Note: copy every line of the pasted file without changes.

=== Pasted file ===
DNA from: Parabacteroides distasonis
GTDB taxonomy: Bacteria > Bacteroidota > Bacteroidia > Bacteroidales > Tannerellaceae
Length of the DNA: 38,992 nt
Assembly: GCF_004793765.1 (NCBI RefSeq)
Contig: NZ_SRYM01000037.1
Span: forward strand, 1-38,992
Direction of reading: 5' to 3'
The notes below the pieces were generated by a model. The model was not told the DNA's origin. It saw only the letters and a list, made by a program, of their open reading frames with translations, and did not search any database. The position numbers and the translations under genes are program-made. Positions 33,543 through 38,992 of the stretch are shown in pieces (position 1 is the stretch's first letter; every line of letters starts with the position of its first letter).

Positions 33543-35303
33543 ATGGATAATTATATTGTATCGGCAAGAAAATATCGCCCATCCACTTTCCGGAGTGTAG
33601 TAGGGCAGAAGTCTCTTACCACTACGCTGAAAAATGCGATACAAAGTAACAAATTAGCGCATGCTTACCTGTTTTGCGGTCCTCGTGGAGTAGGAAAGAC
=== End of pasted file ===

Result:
DNA from: Parabacteroides distasonis
GTDB taxonomy: Bacteria > Bacteroidota > Bacteroidia > Bacteroidales > Tannerellaceae
Length of the DNA: 38,992 nt
Assembly: GCF_004793765.1 (NCBI RefSeq)
Contig: NZ_SRYM01000037.1
Span: forward strand, 1-38,992
Direction of reading: 5' to 3'
The notes below the pieces were generated by a model. The model was not told the DNA's origin. It saw only the letters and a list, made by a program, of their open reading frames with translations, and did not search any database. The position numbers and the translations under genes are program-made. Positions 33,543 through 38,992 of the stretch are shown in pieces (position 1 is the stretch's first letter; every line of letters starts with the position of its first letter).

Positions 33543-35303
33543 ATGGATAATTATATTGTATCGGCAAGAAAATATCGCCCATCCACTTTCCGGAGTGTAG
33601 TAGGGCAGAAGTCTCTTACCACTACGCTGAAAAATGCGATACAAAGTAACAAATTAGCGCATGCTTACCTGTTTTGCGGTCCTCGTGGAGTAGGAAAGAC